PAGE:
Jing-Mei contrasts Waverly’s selfish attitude by listening to the story of how her mother lost the twins. Her mother had contracted dysentery, a disease spread through contaminated food and water. This revelation improved Jing-Mei’s contextual understanding of the circumstances leading to the abandonment of the twins. This surprising information is comparative to An-Mei’s prediction of Ted cheating on her daughter, Rose. She upsets her daughter by saying, “He is doing monkey business with someone else” (209). Serving to foster Rose’s hostility toward An-mei, this quote tears at her reality and blinds her circumstantial clarity. This statement weakens the resolution of An-Mei and Rose while heightening Jing-Mei’s grasp of her mother’s meaning.
Jing-Mei’s final perspective is acceptance and appreciation of her Chinese culture. Possession of the jade necklace and the piano symbolize her fulfillment with herself. Suyuan has resolved the relationship by offering these gifts that mask deeper meanings. She evolved away from shouting, “Then I wish I’d never been born! I wish I were dead! Like them!” (153). Jing-Mei now understands the conditions surrounding the twins and makes fewer uneducated judgment calls. The proof is in her words: “I know we all see it: Together we look like our mother. Her same eyes, her same mouth, open in surprise to see, at last, her long-cherished wish” (332). This closing viewpoint is hopeful, balanced, and mostly resolved in the midst of the other chaotic relationships.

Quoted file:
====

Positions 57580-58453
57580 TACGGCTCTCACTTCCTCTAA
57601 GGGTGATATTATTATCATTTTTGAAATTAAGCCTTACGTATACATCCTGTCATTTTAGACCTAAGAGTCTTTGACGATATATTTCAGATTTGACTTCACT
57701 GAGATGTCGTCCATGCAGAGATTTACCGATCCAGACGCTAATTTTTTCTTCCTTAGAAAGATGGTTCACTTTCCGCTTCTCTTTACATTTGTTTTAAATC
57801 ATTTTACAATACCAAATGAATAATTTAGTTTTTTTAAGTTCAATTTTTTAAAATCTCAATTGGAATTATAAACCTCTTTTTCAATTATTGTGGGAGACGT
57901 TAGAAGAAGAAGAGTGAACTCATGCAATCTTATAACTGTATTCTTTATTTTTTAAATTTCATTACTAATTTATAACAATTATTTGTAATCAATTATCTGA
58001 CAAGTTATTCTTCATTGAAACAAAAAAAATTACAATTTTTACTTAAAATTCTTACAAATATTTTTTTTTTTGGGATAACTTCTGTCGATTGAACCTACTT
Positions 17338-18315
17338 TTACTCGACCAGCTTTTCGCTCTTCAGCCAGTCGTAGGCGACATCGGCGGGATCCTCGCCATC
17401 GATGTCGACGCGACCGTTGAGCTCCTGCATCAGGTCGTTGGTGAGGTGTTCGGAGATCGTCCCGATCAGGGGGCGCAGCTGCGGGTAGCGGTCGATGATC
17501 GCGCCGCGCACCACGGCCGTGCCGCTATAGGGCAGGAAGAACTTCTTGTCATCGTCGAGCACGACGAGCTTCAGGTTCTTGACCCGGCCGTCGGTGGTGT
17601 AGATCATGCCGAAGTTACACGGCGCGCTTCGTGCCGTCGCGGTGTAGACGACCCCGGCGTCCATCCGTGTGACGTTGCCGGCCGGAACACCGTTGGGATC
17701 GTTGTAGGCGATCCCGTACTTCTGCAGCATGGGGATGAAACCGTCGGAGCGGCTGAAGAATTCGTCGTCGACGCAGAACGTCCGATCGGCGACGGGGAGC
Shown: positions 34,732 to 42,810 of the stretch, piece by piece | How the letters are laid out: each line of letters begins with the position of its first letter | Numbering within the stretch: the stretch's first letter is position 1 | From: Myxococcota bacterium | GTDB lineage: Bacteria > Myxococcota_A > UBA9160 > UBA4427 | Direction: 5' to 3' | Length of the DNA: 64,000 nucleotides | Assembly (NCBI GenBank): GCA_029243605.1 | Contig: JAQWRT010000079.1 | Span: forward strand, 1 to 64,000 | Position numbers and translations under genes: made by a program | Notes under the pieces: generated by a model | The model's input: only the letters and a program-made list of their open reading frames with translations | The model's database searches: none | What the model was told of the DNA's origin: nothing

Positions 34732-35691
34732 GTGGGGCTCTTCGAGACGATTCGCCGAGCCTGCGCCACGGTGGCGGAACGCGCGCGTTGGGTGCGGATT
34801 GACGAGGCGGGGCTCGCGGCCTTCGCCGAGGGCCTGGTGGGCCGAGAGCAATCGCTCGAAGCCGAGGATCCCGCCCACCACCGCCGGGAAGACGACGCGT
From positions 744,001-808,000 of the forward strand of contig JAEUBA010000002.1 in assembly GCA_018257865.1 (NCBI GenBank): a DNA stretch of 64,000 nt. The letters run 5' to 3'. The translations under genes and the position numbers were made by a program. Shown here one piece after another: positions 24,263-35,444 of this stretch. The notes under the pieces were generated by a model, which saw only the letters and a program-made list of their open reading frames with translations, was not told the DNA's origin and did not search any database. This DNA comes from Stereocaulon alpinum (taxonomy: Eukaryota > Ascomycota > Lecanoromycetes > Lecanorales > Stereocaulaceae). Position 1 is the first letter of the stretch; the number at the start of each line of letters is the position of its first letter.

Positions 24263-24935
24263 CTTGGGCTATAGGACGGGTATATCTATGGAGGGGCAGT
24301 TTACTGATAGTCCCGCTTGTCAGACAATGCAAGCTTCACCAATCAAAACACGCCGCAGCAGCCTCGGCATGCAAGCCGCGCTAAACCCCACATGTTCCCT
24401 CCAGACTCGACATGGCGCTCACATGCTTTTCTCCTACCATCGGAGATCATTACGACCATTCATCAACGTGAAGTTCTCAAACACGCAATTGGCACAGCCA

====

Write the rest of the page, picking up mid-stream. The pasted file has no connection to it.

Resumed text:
Jing-Mei finally finds meaning through meeting the half sisters and obtaining the details of her mother’s life. She honors her mother by fulfilling her last wishes of finding her daughters. The fact that Jing-Mei speaks for both herself and her mother expresses the peace that has finally arrived. Although the American way is corrupting Chinese cultural identities, Jing-Mei overcomes this trend by listening and learning about her mother’s life – by evolving into greater and more compassionate womanhood.